The Shoes of Majdanek

This is our entry in The Daily Post Photo Challenge: Scale.

We visited the Unites States Holocaust Memorial Museum in Washington, DC yesterday. It is mostly a photographic and video display. With displays in chronological order, one follows a timeline in which a people — very much like us in the beginning — slip into barbarism and the eventual destruction of their nation.

With the old, mainly black and white, images, it is easy to feel slightly detached from the events depicted.  That is, until one reaches the display shown in the following photograph, with some of the 4,000 shoes on display taken from people before they were murdered. This is a tiny fraction of the actual shoes found at the Majdanek concentration and extermination camp just inside Lublin, Poland. (This camp was also used for sorting and storing the property and valuables of victims of other camps.)  This camp, which was  operated by the Nazi SS from October 1941 until it was liberated in July 1944,, was one of many such camps. The first thing one thinks about is one’s own shoes and how they could easily be included as a very small part of a pile of such immense scale.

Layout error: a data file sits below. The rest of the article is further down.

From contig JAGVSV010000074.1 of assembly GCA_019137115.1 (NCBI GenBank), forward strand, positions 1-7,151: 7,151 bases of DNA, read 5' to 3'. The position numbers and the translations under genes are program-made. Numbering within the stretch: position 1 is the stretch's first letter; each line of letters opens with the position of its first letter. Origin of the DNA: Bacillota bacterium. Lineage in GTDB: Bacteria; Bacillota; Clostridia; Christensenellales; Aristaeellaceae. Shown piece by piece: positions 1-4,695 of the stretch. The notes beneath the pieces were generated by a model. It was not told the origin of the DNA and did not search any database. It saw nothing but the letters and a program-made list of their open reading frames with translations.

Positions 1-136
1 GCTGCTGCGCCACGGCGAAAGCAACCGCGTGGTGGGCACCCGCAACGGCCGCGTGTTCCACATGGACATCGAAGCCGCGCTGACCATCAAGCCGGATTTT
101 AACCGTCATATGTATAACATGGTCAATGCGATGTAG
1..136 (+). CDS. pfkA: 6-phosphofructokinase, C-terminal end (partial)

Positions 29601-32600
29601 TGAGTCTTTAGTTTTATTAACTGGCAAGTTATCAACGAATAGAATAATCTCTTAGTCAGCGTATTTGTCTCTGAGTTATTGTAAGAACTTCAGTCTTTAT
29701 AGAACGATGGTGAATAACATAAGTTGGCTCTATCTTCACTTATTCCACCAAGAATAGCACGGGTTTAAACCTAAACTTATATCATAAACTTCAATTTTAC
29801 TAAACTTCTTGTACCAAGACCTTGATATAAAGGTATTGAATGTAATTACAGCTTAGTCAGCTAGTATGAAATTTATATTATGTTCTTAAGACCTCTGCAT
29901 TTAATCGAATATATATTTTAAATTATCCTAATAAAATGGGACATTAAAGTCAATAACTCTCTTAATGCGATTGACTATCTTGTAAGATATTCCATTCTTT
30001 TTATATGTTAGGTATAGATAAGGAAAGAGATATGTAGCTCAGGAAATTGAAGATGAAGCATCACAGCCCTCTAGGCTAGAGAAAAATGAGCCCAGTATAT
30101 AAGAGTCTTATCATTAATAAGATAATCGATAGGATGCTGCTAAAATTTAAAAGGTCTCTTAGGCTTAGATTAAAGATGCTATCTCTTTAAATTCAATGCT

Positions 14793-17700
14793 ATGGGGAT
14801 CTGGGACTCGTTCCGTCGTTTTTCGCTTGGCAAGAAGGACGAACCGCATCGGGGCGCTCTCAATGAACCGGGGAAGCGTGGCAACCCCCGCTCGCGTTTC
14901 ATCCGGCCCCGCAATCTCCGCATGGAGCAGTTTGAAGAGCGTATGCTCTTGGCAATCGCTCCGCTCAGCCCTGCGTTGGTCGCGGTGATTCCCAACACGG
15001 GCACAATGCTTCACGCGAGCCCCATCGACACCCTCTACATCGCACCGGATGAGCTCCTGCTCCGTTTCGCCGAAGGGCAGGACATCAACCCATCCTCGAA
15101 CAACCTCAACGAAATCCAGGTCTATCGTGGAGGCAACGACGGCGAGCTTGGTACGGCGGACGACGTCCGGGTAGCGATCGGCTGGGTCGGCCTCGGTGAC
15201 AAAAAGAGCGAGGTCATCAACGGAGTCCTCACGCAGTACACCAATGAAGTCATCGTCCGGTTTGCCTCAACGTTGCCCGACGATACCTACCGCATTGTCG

This photo was taken on October 11, 2017. Specs are:

Olympus TG-5, ISO 100, f/2.0, 1/20 sec,  focal length 30mm (35mm-equivalent)

For more information about this museum, visit their website at the United States Holocaust Memorial Museum.

5 thoughts on “The Shoes of Majdanek”

  1. The real still existing SS camp Majdanek is something else than all you can see on such photos. I have been there in 2015 and the horror is still present somehow there like an invisible dark deadly cloud. Words can not really describe this dark abyss!

    Liked by 1 person

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